updated on 26 February 2019
I applied for the LawCareersNetLIVE careers conference in September 2018 and received an offer in October to attend the London conference. The offer email required me to indicate my preferences for the morning and afternoon workshops run by leading City law firms. The 90-minute workshops are just one of many valuable aspects of the day, which includes three substantial networking opportunities in addition to panel discussions on application tips and how law firms operate in the wider business world. The workshops I opted for were ‘international mergers and acquisitions’ run by Baker McKenzie and ‘the life cycle of a company’ run by Cooley.
The workshop was run by a partner, senior associate and current trainee. The workshop consisted of a presentation and we were encouraged to ask questions as the presentation progressed. The workshop ended with a Q&A session with the firm’s representatives. The first part was valuable because it introduced some of the wider commercial issues beyond the law that solicitors need to consider during a large corporate transaction to help a client. For example, the partner discussed the importance of understanding what the client wants to achieve and how Baker McKenzie can support the client with this.
The discussion also highlighted the types of responsibilities a trainee solicitor may have during a corporate seat and how a solicitor’s involvement progresses as you become more experienced.
The Q&A session encouraged us to ask any questions. This was an honest insight into life at the firm. It was nice to hear that other delegates had similar questions about the culture of a firm. It was also inspiring to learn how each lawyer got to their current position; from here they offered tips on applications.
The workshop was run by the firm’s graduate recruitment team and three of the firm’s associates and senior associates. It was a great opportunity to interact with other delegates as well as the firm’s lawyers. The firm gave everyone the same case study – the process of bringing a new product to market – and various tasks associated with this. We worked in groups and the firm’s solicitors would get involved with our discussions. For example, the first task was to discuss some potential intellectual property (IP) issues in order to protect the new product’s brand. One of the firm’s associates, a specialist in its IP practice, was really happy to help with my table’s discussion and explain things we were unsure of. It was also a good opportunity to learn from other delegates who had knowledge of IP law.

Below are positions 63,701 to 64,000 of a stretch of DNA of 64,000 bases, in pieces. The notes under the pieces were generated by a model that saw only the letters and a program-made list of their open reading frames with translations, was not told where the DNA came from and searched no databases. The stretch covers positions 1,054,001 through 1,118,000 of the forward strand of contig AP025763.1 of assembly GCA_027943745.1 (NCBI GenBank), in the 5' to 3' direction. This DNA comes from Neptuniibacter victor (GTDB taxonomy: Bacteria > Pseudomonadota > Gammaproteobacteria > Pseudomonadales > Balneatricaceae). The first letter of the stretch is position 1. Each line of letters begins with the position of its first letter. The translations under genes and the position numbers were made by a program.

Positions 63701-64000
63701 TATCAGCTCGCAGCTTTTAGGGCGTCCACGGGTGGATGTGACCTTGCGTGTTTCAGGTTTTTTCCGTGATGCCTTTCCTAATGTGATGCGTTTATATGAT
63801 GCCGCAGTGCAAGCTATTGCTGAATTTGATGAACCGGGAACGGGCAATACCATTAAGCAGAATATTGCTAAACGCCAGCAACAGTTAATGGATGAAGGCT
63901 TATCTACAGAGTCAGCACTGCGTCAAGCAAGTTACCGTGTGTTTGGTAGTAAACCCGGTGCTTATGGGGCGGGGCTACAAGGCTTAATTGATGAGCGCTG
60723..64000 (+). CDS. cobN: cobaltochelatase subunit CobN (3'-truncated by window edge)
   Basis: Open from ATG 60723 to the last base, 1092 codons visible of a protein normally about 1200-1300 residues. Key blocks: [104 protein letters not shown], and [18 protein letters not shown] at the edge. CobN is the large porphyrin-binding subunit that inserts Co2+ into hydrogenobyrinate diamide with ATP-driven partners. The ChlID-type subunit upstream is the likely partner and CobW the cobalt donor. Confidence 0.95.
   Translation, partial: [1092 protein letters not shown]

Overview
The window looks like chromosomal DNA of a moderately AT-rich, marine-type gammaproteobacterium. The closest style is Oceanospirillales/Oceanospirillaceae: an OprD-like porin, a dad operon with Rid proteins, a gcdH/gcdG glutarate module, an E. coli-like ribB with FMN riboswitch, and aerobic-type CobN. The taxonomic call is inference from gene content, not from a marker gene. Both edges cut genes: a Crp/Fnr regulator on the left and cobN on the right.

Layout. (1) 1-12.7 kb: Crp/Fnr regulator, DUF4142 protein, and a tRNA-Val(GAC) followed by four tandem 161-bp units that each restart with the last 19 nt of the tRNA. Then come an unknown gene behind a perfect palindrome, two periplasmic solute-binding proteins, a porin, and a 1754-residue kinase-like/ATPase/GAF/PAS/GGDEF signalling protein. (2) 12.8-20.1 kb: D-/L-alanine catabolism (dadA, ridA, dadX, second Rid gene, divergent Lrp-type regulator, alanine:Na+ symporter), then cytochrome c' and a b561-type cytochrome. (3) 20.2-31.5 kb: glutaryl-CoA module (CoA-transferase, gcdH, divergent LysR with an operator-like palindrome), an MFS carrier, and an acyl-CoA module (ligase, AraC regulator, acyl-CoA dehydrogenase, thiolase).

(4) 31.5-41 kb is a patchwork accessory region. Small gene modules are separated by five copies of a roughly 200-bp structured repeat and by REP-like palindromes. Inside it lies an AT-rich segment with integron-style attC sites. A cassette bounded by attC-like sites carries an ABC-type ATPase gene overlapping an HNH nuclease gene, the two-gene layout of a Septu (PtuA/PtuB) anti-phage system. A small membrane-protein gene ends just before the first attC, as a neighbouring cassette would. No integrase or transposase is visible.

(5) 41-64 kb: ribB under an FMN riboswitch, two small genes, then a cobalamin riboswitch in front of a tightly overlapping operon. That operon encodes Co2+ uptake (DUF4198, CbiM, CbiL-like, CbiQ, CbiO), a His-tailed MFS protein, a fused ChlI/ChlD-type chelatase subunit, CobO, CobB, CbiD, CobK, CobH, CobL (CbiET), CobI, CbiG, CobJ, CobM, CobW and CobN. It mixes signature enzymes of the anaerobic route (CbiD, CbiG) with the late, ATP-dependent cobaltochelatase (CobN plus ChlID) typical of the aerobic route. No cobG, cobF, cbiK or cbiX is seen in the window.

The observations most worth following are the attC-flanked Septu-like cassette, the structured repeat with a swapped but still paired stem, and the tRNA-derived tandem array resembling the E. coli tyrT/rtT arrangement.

Overall, both workshops gave a detailed and honest insight into the role of a commercial solicitor and also helped me to understand what is meant by ‘commercial awareness’. This was a key motivation of mine for applying and I would encourage any aspiring commercial solicitor with similar questions to do the same.
There are three slots throughout the day of about 60 to 90-minutes each, to meet members of renowned City law firms. This is an opportunity to meet further members of firms that you complete workshops with and other highly respected law firms. There is the opportunity to speak with trainees, associates, partners and the graduate recruitment teams from each firm.
As there are three chances to speak with all firms, you have the choice of meeting all firms to gain a greater understanding of the different types of City firms or you can target the firms you would like to apply to and learn in greater detail what they are looking for.
Both the ‘law firm as a business’ and ‘application advice’ panels consisted of graduate recruitment partners, graduate recruitment managers and very experienced careers advisors in the legal sector.
Two important tips the panel highlighted were how to demonstrate that you have the relevant skills and how non-legal experience was equally important. As I completed a non-law undergraduate degree, this was an important learning point and emphasised that I should draw on the skills I have learnt from part-time work, for example, and not leave this out. Perhaps the most important point from both panels was to be yourself when meeting firms, writing applications or attending interviews.
Overall, the event is a valuable learning opportunity and a rare chance to do substantial networking. I would highly recommend applying for the conference; it is an opportunity that should not be missed.
Sophie Thomas is a GDL student. She attended LawCareersNetLIVE London in November 2018.